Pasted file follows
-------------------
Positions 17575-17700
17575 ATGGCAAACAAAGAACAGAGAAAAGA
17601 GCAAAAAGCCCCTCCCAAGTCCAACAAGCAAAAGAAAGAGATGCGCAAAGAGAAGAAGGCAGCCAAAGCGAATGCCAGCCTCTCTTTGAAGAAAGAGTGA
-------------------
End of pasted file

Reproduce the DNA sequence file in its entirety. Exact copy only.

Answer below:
Positions 17575-17700
17575 ATGGCAAACAAAGAACAGAGAAAAGA
17601 GCAAAAAGCCCCTCCCAAGTCCAACAAGCAAAAGAAAGAGATGCGCAAAGAGAAGAAGGCAGCCAAAGCGAATGCCAGCCTCTCTTTGAAGAAAGAGTGA